To ensure that regulations are being met, manufacturers undergo routine audits conducted not only by external government agencies but by their own quality organization as well. Audits prove that the current manufacturing process will result in a product of sufficient quality. Furthermore, audits provide assurance that in the case where a “bad batch” does reach the consumer, the manufacturer will be able to quickly identify the root cause so that they can understand the scope of the problem and issue corrective actions. An audit of processes involving material testing equipment will include the control of product testing methods and results. This is where Bluehill’s Traceability module enters the conversation.

Integrated with Bluehill’s standard security modes, the Traceability module allows a lab to track and review the who, what, when, and why for any action performed on their test system. To provide context to each of these questions:

  • Who?” is the user performing the action
  • What?” is the action, which includes all or any of the following:
    • The creation, modification, or review of all Bluehill files (methods, samples, and report templates) or other system level actions, such as:
      • Ex. 1 – a PDF test report is generated for review
      • Ex. 2 – a specimen is deleted from a sample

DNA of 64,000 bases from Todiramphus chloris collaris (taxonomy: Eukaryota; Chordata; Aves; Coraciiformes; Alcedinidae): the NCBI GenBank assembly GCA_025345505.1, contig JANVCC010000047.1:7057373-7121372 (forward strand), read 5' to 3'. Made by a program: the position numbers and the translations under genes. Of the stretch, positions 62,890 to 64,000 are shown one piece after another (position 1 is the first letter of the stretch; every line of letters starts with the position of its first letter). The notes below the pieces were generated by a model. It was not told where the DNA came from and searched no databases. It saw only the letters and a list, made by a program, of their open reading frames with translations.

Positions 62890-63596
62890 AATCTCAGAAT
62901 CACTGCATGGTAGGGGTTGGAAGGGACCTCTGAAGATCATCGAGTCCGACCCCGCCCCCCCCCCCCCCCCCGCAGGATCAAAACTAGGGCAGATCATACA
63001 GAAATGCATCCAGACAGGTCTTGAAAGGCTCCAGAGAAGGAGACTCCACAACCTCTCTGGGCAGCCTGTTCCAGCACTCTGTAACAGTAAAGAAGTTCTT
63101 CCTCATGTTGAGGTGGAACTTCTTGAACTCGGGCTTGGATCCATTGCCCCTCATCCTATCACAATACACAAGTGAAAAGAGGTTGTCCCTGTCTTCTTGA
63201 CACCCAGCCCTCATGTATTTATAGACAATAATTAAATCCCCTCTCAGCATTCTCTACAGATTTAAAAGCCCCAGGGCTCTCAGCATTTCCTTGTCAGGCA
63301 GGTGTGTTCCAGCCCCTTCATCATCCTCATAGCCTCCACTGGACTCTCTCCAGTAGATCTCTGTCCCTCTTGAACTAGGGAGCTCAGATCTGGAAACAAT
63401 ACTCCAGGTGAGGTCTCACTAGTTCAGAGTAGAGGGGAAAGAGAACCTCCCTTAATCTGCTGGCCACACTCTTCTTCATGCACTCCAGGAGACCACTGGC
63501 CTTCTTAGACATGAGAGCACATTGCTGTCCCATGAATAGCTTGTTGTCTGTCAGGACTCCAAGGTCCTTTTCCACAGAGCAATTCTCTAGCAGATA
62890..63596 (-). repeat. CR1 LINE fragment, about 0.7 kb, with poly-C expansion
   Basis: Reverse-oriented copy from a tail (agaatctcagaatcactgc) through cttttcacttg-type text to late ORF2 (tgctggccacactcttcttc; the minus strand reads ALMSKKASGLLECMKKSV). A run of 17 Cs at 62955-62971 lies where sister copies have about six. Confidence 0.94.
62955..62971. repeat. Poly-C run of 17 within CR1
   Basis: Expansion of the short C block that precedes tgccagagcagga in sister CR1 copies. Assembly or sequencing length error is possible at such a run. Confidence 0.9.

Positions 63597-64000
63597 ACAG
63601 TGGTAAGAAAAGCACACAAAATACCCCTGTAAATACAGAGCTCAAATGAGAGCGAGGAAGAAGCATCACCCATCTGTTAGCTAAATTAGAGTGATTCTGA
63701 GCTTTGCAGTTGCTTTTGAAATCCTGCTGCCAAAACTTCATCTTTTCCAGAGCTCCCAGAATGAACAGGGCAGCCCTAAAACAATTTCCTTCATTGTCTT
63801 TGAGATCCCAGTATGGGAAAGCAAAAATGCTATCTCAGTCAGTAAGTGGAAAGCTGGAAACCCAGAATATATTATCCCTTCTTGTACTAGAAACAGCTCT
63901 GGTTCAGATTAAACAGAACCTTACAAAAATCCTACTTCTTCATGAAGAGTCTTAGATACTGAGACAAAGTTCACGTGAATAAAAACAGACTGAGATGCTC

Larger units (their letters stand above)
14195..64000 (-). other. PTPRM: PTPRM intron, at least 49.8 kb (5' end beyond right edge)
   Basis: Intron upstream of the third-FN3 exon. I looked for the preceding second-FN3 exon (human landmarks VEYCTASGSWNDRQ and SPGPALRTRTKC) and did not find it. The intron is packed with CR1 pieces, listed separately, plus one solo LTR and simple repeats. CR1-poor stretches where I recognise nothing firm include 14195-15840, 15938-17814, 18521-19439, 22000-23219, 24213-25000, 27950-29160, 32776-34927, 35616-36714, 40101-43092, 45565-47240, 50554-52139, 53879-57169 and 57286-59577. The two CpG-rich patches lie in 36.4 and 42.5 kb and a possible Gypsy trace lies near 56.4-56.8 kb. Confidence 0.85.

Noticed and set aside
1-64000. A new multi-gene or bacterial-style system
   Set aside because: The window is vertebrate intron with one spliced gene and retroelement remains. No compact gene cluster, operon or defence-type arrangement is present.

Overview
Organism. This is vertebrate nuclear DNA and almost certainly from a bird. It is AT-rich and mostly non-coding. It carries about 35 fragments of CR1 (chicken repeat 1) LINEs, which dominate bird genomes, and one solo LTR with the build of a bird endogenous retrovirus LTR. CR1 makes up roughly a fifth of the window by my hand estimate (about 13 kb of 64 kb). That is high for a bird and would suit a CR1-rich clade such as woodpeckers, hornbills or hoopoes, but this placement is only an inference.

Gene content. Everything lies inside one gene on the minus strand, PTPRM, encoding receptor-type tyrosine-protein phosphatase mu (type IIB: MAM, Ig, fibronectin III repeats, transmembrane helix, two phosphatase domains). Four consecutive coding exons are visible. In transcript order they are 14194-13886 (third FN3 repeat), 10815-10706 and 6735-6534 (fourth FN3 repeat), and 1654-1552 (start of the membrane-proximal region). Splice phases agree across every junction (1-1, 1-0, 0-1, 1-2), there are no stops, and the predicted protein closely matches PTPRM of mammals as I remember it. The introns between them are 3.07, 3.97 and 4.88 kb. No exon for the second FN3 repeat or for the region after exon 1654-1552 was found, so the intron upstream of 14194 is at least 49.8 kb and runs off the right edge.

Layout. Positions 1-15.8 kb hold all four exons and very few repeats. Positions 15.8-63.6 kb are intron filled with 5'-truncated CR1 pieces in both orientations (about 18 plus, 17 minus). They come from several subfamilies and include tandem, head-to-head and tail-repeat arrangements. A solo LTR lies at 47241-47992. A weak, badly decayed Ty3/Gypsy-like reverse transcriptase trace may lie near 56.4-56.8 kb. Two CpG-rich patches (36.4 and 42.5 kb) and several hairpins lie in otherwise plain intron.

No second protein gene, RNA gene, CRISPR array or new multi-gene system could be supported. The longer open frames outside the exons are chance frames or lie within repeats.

• Ex. 3 – a test method’s crosshead rate is modified
      • Ex. 4 – a test method’s yield stress calculation is modified
      • Ex. 5 – a user’s permissions are modified
      • See all details here
  • When?” is the date and timestamp of the action in local time with time zone information
  • Why?” is the reason for the action, entered by the user as a comment

Note: all examples assume the user has security permission to perform the action

Audit Trail in Bluehill Universal Traceability Module

Why These Questions Matter

While not all system actions create downstream quality issues, each of the examples listed above have the potential to compromise the integrity of Instron data and devalue the results used to characterize the properties of the material or component under test. For instance, let’s play out the fourth example, where a user modifies a test method’s yield stress calculation. This change can cause the yield stress result to be artificially high for all subsequent tests. Consequently, a flawed batch can pass product tolerance checks, and it won’t be until a failure is reported in the field that a flag will be raised. Unaware of the root cause and scope of the problem, the company begins an investigation, tracing the batch back to its production and quality assurance tests performed prior to shipment. Eventually, the test method used for the bad batch will be painstakingly checked by someone attuned to the test method, and the incorrect calculation will be identified. The time elapsed between when the calculation was changed and the flag being raised might be a week, a month, or even a year. How many bad batches pass inspection during this period? The scope and cost of failure caused by a simple mistake can grow quickly.